Fullerton Union High School - Pleiades Yearbook (Fullerton, CA)

 - Class of 1935

Page 1 of 128

 

Fullerton Union High School - Pleiades Yearbook (Fullerton, CA) online yearbook collection, 1935 Edition, Cover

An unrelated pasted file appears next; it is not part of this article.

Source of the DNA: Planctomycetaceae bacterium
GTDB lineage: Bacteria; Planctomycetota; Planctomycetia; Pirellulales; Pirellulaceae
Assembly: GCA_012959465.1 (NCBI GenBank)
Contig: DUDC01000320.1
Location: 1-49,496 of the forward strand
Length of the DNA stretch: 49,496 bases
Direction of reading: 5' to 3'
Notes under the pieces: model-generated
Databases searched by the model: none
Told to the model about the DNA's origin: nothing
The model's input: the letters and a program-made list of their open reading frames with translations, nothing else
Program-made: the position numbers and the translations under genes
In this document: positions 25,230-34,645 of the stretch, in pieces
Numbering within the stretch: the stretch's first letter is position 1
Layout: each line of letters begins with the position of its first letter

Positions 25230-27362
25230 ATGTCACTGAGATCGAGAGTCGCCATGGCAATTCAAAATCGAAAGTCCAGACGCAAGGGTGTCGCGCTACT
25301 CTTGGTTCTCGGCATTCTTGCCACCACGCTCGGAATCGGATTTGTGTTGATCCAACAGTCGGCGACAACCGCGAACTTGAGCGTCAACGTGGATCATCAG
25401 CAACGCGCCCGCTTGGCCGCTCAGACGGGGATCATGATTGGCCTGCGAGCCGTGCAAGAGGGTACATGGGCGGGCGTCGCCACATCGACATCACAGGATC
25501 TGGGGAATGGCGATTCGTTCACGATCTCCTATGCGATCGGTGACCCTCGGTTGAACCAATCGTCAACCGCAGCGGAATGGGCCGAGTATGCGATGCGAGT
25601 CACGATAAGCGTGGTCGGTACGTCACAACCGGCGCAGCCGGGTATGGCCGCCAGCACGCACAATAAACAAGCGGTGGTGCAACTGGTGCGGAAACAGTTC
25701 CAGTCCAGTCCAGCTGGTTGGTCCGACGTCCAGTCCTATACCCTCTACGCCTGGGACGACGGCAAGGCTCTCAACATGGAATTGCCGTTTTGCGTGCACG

Cover



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Text from Pages 1 - 128 of the 1935 volume: